It’s a good thing on both sides even if you are doing something that is highly customized and highly negotiated. This also works for the other relationships, this isn’t just about marketing and your relationships with customers and clients and disclosing things as soon as possible to them.

It also with joint venture partners, other business partners, co‑founders, with potential contractors and vendors, with potential employees, with your staff who already work for you.

You want to have as many expressly defined rules, standards, whatever makes sense for that particular relationship, you want things to be express. If you expect…for example, let’s talk about employees, let’s say you have your employees work remotely, they are working wherever and they don’t come into office, you don’t see them working, you may also be very flexible but at the hours that they work.

You may have expectations that are unsaid such as you want everyone to respond to email within a certain number of hours or once a day or whatever it is. It’s unfair to expect that unless you tell somebody, you can’t hold someone accountable to a rule unless they know what the rule is, that’s just incredibly unfair.

If you have boundaries like that, if you have boundaries that you want your employees to respect or your co‑founders to respect, you need to disclose them. In some places, you will have to put those in some formal agreement and we are going to talk about that tomorrow.

Even if you are not going to do something formal with every single rule which a lot of times you don’t because they change too much to have them actually go on the contract, you still want to have them written down.

It doesn’t have to be some super fancy complicated thing, it can be a Google document. The idea is just having it express as much as possible what your expectations are, what you expect from them and also by the way what they expect from you.

If you are hiring someone and one of their expectations is that they want to be able to work from home, in your boundaries you want everyone to come to the office, this is not compatible, this is going to be a horrible problem later. It doesn’t make sense to start out with that employee even though they may be absolutely brilliant.

If they need to work from home two days a week and you will never going to be happy with that. You want to have those boundaries, be express from both sides as much as possible, as much as you can do within this point of laws and all that kind of steps, I know it can be very complicated but as many things as it can be written down, the more things can be written down the better.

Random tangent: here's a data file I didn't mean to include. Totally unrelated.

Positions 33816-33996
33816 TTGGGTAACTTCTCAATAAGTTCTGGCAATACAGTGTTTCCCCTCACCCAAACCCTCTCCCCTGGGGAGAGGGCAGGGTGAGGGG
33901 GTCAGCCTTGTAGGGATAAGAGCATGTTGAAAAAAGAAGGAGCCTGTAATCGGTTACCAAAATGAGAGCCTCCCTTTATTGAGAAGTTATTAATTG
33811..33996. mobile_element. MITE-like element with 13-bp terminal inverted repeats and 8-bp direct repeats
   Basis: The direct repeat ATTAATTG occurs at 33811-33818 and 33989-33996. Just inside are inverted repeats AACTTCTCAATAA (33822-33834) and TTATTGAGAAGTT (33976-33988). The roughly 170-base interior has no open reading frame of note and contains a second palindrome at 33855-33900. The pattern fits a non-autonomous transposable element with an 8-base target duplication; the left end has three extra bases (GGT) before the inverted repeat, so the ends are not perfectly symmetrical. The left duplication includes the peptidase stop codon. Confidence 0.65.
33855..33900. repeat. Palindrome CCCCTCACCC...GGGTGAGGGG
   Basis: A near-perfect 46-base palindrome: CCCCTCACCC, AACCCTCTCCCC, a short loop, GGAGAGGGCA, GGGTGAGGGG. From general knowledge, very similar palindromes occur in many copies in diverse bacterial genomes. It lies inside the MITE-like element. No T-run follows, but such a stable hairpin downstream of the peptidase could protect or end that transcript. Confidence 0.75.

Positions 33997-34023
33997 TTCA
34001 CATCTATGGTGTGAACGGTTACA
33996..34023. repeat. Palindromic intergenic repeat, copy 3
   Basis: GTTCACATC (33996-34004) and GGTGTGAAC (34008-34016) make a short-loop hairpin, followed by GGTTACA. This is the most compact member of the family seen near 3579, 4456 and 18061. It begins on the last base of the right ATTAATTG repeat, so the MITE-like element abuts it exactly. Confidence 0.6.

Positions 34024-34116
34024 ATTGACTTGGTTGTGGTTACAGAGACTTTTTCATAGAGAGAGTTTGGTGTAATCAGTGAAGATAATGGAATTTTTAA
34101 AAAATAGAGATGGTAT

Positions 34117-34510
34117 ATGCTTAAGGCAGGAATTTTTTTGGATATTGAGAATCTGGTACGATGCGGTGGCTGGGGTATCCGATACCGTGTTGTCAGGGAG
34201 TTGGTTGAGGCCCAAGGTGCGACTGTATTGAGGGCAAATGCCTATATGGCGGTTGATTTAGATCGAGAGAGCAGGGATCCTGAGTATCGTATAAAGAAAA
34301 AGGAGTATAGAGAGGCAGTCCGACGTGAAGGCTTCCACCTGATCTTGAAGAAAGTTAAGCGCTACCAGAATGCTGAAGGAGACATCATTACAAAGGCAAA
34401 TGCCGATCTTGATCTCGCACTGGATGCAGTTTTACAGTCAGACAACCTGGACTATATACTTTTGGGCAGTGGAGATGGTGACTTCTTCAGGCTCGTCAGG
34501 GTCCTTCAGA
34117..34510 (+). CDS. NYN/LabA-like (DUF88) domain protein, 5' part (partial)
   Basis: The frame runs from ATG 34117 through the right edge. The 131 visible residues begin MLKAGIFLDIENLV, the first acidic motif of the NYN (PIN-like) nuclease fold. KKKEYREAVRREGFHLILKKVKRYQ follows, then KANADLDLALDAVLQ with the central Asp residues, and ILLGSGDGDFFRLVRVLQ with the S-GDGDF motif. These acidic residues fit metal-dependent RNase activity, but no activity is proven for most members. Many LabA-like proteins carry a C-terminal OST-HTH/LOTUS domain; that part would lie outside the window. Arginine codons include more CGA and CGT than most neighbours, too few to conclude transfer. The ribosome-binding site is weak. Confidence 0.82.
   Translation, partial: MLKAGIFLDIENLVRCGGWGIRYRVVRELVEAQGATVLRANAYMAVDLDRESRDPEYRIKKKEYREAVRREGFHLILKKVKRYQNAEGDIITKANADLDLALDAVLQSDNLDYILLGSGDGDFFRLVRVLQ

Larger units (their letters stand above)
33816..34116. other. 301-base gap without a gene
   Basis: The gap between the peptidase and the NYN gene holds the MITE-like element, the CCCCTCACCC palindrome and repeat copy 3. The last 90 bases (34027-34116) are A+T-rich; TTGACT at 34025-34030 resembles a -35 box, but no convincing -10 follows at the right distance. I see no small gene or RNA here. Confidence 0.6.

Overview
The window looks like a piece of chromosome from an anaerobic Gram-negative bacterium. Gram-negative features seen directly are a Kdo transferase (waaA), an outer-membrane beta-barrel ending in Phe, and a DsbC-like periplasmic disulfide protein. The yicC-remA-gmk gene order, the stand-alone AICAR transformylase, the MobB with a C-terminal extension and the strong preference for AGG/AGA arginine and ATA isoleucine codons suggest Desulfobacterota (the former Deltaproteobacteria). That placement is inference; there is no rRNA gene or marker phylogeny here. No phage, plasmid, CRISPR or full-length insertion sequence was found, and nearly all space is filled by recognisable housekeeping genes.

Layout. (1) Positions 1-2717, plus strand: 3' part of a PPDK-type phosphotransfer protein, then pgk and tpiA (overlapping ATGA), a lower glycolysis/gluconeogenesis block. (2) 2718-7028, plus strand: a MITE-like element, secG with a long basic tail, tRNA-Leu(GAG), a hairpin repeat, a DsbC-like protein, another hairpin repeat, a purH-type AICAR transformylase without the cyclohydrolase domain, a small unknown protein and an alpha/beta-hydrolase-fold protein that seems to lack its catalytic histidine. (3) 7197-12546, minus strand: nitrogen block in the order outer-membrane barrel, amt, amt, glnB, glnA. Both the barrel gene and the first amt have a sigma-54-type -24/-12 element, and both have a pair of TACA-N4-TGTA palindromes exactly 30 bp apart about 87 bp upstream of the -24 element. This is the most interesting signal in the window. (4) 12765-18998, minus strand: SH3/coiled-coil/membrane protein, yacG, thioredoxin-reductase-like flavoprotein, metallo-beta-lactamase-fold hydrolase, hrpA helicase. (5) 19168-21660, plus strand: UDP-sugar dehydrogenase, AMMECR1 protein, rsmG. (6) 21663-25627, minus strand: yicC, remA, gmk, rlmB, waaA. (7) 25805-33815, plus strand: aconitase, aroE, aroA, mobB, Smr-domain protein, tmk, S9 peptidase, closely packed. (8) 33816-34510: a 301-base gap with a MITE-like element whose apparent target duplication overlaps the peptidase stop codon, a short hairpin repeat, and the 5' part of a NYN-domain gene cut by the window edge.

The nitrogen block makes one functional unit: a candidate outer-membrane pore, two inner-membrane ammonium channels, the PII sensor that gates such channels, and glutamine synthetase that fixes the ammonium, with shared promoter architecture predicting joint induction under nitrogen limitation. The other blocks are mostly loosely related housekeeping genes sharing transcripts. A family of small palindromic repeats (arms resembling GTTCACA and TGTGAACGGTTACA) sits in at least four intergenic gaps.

Your assignment for today is going to be about, going through your various boundaries, going through a lot of the stuff that we looked at in the first three days. What things about your relationships are driving off the wall? Where your boundaries, are being violated? What things do you need so that you can do your best work? And looking at how can you be more express about them?

I recommend, just like I said yesterday of picking, two, three, four, five things that are the most important to you that drive you up the wall the most. Or you get the most juice out of or whatever it is. Focus on those because you can’t do everything all at once. This is an ongoing thing that you would be working on, forever to be honest.

It always changes, who you are changes and what your boundaries are, actually change. This isn’t something that just stops, this is living, it’s a living organism because you are a living organism and your business is a living organism and it’s made up of living organisms. This is going to be staying very, very dynamic, we are just finding a place to start.

Pick three, four, five things and look at, how can you communicate those boundaries into your various relationships? Maybe some boundaries that you need to communicate in every single place and even in personal lifestyles. There will be some boundaries that only apply to clients or that only apply to your business partner. Pick a couple and look at, how can you be express and how you disclose those in your work?

Need help with creating those terms or disclosures? Check out the info on EPW’s Flat-Fee Packages, custom tailored for your specific situation.